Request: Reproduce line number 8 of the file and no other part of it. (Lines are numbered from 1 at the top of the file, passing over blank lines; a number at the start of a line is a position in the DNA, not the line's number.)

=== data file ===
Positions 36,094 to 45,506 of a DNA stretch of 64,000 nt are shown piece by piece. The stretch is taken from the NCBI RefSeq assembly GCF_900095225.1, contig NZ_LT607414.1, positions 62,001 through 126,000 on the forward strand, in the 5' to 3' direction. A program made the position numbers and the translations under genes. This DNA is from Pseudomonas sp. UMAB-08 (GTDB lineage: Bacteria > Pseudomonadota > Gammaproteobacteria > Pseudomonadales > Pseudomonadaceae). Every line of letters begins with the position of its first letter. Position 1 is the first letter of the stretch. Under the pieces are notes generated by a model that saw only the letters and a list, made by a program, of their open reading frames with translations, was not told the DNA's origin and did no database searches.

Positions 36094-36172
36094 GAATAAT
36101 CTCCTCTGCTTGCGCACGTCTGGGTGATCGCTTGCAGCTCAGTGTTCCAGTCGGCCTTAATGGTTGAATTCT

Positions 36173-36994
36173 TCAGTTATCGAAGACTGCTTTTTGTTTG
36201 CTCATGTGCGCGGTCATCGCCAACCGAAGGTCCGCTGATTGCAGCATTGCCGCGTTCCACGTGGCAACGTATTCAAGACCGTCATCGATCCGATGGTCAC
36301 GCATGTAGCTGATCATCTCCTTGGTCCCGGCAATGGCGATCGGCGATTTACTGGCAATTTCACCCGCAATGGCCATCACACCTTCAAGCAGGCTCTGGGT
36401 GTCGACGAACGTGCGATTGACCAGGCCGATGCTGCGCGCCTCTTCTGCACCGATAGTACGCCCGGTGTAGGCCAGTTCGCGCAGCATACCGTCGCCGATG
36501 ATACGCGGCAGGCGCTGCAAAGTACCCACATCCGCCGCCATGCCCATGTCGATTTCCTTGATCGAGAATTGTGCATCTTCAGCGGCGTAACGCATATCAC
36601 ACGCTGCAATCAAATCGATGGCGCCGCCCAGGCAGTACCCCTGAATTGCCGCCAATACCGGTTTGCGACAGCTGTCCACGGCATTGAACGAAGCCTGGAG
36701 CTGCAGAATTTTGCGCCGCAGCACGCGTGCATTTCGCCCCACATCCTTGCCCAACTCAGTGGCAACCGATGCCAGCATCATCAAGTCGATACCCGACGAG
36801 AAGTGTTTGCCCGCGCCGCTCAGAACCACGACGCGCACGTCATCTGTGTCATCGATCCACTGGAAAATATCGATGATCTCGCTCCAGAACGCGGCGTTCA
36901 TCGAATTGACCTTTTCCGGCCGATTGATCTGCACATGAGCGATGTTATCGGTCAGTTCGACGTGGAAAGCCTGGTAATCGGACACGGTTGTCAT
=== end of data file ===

36301 GCATGTAGCTGATCATCTCCTTGGTCCCGGCAATGGCGATCGGCGATTTACTGGCAATTTCACCCGCAATGGCCATCACACCTTCAAGCAGGCTCTGGGT